Until recently, most experiments in the field dealt with smokers and alcoholics. They also dealt more with research than with treatment: scientists were working to establish that cravings could be induced in virtual reality before they tried to treat anyone through virtual reality.
Patrick “Spike” Bordnick is a professor and associate dean for research at the University of Houston, who focuses on addiction and virtual reality. He started his research because he got frustrated with the limits of traditional cue reactivity (the reality-based kind): “I started looking in the lab one day and thought, the environment, the context is off… no one’s ever smoked in this lab.” Bordnick and his team did some of the earliest work on the topic, first proving that virtual reality could trigger a craving in nicotine-dependent people. Later, they upgraded their technology to include devices that produced smells, like cigarette smoke, and more easily manipulated software.
Amy Traylor, an assistant professor at the University of Alabama who’s worked with Bordnick and conducted virtual reality studies of her own, says “the thing we don’t really take into account [with traditional cue reactivity studies] is that the environment itself can serve as a cue.” And Traylor says the patients, even if they still realize where they really are, buy it. Both her and Bordnick bring up a subject who tried to reach out for a virtual drink while strapped in to the machine.
Most of those studies just test craving–they don’t go so far as to treat addicts. Now, though, researchers have started looking at testing and treating addicts’ cravings for drugs like crack, cocaine, and heroin through virtual reality. The big question: Is it more effective than more traditional treatments?
A feasibility study by Bordnick took 46 adult smokers and put them through a 10-week treatment program. One group used virtual reality treatment and nicotine replacement therapy (like gum and patches) while the other group got only the nicotine replacement therapy. The study found that, for the VR therapy group, “[s]moking rates and craving for nicotine were significantly lower.”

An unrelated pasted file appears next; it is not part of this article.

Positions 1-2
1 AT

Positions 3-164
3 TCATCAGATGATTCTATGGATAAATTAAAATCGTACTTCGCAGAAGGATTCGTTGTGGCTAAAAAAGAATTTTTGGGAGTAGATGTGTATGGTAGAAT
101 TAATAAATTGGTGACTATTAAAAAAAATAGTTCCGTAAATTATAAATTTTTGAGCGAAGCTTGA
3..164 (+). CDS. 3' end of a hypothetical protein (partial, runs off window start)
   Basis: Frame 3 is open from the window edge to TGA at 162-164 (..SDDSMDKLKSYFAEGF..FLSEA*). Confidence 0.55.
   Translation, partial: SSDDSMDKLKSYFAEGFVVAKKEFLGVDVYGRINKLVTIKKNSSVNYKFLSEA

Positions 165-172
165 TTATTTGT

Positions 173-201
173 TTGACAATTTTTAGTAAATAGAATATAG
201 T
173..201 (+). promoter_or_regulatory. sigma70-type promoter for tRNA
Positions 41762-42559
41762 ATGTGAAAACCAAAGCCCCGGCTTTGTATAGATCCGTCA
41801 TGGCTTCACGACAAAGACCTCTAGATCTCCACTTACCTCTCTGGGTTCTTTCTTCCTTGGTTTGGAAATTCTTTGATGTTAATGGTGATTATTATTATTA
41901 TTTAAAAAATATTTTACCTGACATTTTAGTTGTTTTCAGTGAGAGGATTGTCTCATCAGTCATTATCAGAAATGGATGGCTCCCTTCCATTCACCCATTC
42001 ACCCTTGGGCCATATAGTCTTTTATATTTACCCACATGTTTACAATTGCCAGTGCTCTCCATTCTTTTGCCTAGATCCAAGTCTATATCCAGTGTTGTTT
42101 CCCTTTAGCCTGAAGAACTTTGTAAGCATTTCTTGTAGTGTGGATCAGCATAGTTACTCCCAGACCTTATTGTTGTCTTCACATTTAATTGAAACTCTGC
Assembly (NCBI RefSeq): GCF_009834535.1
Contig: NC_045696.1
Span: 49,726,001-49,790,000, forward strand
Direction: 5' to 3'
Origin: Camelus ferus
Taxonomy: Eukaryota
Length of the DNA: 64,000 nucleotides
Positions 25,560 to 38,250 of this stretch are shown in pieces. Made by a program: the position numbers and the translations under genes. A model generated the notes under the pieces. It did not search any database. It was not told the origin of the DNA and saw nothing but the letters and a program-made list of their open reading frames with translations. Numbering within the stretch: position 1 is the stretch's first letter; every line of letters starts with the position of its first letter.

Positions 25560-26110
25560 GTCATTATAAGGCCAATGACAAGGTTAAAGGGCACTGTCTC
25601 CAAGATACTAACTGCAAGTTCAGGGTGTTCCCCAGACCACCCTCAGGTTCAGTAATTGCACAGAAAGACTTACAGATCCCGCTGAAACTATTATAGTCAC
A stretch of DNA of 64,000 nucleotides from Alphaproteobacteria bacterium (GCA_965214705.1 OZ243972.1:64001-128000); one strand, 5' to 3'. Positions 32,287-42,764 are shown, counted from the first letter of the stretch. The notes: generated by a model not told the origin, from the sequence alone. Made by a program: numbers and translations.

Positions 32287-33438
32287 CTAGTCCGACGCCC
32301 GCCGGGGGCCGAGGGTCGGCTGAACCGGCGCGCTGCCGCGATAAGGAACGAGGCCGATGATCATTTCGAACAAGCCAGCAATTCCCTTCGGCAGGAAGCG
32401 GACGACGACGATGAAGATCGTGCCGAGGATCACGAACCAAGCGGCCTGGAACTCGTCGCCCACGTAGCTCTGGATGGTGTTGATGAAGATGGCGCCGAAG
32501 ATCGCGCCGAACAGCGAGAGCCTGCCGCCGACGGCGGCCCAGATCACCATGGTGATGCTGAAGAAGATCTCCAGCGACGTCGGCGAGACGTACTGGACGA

But that’s just one study. And the technique is still way too new–and the scientific literature way too sparse–to declare virtual reality some sort of junkie panacea.
Not that that’s the point. Researchers prefer to think of virtual reality treatment as a complement to other, more traditional treatment methods, like counseling, medication and rehab. Rosenthal makes the point that even if virtual reality is only as reliable as reality-based cue reactivity, the method could still be useful–by acting as an alternative for people who don’t react to the standard form of exposure to paraphernalia. (He has a study with crack addicts, but it’s still underway, so he doesn’t have complete data to present yet.) Traylor echoes that. She points out that virtual reality cue reactivity research into phobias makes otherwise unfeasible research feasible: someone with a fear of flying can be virtually put on a plane.
Bordnick summed up the process like this: “If I wanted to teach you to ride a bike, I could show you a video of a bike.” That could work, “but wouldn’t it be better if I could actually get you on a real bike?” It could be–it likely at least works in some way–but it’ll take some more studies to prove how much better. Right now, after seeing success with smokers, Bordnick is moving on to an environment for heroin, which he says is the team’s most realistic yet.
There are other advantages. Researchers can build an entire bar to simulate a drinking environment (and, in fact, they have), but it’s more economical to use a virtual environment, where fake components get plopped into place–no moving parts necessary.
Until we find out exactly how effective virtual reality cue reactivity is for treating substance abuse, Rosenthal is supplementing his research with more traditional (but still novel) methods. Subjects in his virtual environment are played electronic blips after they start to come down, and later, when they get cravings in the real world, they can call a number to hear the tones again, assuaging the craving. That’s a parallel for how virtual reality cue reactivity will likely be used: as a secondary world, not a replacement for the real one.